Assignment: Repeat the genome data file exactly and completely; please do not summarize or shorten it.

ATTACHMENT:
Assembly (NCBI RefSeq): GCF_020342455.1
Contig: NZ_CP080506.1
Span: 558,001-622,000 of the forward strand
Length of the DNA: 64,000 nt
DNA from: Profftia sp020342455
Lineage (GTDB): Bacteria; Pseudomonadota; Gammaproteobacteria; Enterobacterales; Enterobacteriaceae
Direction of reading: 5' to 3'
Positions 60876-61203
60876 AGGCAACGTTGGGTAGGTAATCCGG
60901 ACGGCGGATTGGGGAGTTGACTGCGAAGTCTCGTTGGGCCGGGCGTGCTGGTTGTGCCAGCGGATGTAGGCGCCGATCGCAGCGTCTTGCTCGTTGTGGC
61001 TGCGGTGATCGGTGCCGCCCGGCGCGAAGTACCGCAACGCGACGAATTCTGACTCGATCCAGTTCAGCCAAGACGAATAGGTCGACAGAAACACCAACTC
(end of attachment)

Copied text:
Assembly (NCBI RefSeq): GCF_020342455.1
Contig: NZ_CP080506.1
Span: 558,001-622,000 of the forward strand
Length of the DNA: 64,000 nt
DNA from: Profftia sp020342455
Lineage (GTDB): Bacteria; Pseudomonadota; Gammaproteobacteria; Enterobacterales; Enterobacteriaceae
Direction of reading: 5' to 3'
Positions 60876-61203
60876 AGGCAACGTTGGGTAGGTAATCCGG
60901 ACGGCGGATTGGGGAGTTGACTGCGAAGTCTCGTTGGGCCGGGCGTGCTGGTTGTGCCAGCGGATGTAGGCGCCGATCGCAGCGTCTTGCTCGTTGTGGC
61001 TGCGGTGATCGGTGCCGCCCGGCGCGAAGTACCGCAACGCGACGAATTCTGACTCGATCCAGTTCAGCCAAGACGAATAGGTCGACAGAAACACCAACTC